Bring Spring Inside
The weather outside is delightful, therefore it’s difficult for me to be stuck at the computer. After planting everything that can endure a cold snap, I am impatiently awaiting the arrival of the frost-free date in order to safely continue digging in the dirt. The Old Farmer’s Almanac lists April 24 as the date that there is still a 50-percent possibility of frost occurring. Those are pretty risky odds for planting impatiens. I remember this week in the early 80s because we had a snowstorm! The USDA sets the date for last frost of the year for our planting zone, which is 6a, between May 1 – 15. I’ve always thought of May 10th, or as my sister says, Mother's Day, as a safe date. However, there are sometimes unusual occurrences the impact planting. The year Mount Pinatubo erupted, spewing ash and other compounds, it caused a one-degree drop in temperature globally. While that doesn’t sound like much of a variation, we had a hard freeze late in May 1992, and a very cold, stormy summer followed.
Although cold rainy weather is surely come after this lovely stretch of sunny skies and balmy breezes, bringing a little bit of spring gardening inside will help keep spirits up! I visited the Old Red Barn here in Defiance last weekend during the shop's spring open house. I’d been looking for something unique to use on the big farmhouse table we had built last year. I found it, along with some creative inspiration. It's a long box made of recycled wood. Simple, yet it offers endless, year-round possibilities for a table display. I shopped the house and the garden shed and found all kinds of quirky items that standing alone wouldn’t make much of a statement, but combined with a collection of rustic garden tools, a pewter sundial, and some twigs from the hillside arranged in an old crock and draped with tiny lights, it works!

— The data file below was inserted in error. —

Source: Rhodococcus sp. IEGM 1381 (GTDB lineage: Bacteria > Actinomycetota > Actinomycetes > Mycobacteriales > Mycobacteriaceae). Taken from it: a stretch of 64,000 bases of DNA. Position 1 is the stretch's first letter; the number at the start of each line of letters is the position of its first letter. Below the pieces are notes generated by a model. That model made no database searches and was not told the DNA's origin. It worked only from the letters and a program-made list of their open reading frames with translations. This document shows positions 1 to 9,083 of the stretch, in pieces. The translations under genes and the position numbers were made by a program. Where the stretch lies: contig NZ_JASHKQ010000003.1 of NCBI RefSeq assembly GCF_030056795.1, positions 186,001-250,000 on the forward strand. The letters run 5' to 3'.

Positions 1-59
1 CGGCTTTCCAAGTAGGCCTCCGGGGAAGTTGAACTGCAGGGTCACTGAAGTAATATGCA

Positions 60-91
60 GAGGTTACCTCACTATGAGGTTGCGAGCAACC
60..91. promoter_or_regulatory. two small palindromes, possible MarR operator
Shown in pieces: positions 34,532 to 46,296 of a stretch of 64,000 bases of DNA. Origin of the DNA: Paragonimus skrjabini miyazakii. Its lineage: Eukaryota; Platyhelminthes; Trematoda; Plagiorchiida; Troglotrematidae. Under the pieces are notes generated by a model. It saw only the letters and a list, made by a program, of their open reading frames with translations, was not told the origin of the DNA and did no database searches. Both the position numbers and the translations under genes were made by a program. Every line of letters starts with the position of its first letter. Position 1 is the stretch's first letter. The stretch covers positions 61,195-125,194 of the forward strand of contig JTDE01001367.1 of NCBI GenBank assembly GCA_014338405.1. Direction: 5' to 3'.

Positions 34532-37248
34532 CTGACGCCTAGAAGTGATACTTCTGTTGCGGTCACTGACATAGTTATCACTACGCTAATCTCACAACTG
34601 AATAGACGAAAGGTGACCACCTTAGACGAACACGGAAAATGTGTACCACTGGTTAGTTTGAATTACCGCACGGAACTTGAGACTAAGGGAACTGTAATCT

Our focus has shifted to the outdoors, so the fireplace is no longer the cozy center of the family room. A variety of birdhouses, bird bottles, and a white grapevine wreath arranged with a lighted twig garland helps bring a breath of spring to the mantle. I’m always switching decorative items around the house. I find that mixing textures such as smooth, glossy porcelain with a variety of fabrics, rustic items, weathered wood, and other natural components gives a display many interesting places for the eye to light. Sometimes it takes a while as I open drawers and tubs and rummage around the shed and garage looking for the perfect final accent to make a display complete.